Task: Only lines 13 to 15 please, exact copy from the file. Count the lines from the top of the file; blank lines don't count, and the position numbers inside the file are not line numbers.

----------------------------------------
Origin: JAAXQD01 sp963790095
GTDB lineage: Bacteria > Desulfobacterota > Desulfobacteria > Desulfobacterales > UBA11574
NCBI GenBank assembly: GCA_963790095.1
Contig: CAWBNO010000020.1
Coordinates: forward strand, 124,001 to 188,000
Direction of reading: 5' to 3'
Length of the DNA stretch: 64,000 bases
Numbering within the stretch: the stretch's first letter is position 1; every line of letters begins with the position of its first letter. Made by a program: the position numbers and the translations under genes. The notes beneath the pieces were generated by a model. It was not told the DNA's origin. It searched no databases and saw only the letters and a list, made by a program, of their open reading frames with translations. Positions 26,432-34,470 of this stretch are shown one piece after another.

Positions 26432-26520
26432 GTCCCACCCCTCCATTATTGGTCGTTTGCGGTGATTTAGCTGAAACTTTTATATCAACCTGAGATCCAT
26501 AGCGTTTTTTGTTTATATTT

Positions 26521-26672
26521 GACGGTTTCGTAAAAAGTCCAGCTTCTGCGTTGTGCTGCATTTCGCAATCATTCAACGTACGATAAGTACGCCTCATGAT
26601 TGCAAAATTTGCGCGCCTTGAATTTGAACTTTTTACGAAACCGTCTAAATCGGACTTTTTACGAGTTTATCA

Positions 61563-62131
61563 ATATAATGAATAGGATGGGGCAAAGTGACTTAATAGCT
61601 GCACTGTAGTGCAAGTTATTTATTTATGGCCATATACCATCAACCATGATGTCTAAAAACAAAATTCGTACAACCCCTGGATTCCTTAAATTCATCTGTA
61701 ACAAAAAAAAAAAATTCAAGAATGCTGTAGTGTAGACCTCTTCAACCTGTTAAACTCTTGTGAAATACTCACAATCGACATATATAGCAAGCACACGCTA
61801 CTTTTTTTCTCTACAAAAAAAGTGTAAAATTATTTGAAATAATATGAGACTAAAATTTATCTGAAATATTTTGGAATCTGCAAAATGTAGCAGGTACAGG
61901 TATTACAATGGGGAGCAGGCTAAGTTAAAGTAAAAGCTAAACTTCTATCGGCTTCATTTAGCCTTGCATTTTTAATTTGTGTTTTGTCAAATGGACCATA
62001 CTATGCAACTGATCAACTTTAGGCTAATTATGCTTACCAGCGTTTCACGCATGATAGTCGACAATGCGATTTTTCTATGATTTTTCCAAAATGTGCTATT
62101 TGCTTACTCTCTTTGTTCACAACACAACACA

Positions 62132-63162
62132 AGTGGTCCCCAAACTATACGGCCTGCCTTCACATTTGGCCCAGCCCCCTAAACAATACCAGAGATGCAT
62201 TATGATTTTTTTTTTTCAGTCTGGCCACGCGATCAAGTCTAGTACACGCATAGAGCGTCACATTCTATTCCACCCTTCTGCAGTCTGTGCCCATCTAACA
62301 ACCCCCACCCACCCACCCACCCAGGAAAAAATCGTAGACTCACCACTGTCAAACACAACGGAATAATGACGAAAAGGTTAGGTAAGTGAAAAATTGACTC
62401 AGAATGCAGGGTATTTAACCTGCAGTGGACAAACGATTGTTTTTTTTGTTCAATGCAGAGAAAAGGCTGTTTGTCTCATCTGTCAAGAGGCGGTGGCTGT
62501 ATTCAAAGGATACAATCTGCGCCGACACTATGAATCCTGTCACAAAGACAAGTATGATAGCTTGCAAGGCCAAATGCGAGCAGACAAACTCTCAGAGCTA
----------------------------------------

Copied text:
26521 GACGGTTTCGTAAAAAGTCCAGCTTCTGCGTTGTGCTGCATTTCGCAATCATTCAACGTACGATAAGTACGCCTCATGAT
26601 TGCAAAATTTGCGCGCCTTGAATTTGAACTTTTTACGAAACCGTCTAAATCGGACTTTTTACGAGTTTATCA

Positions 61563-62131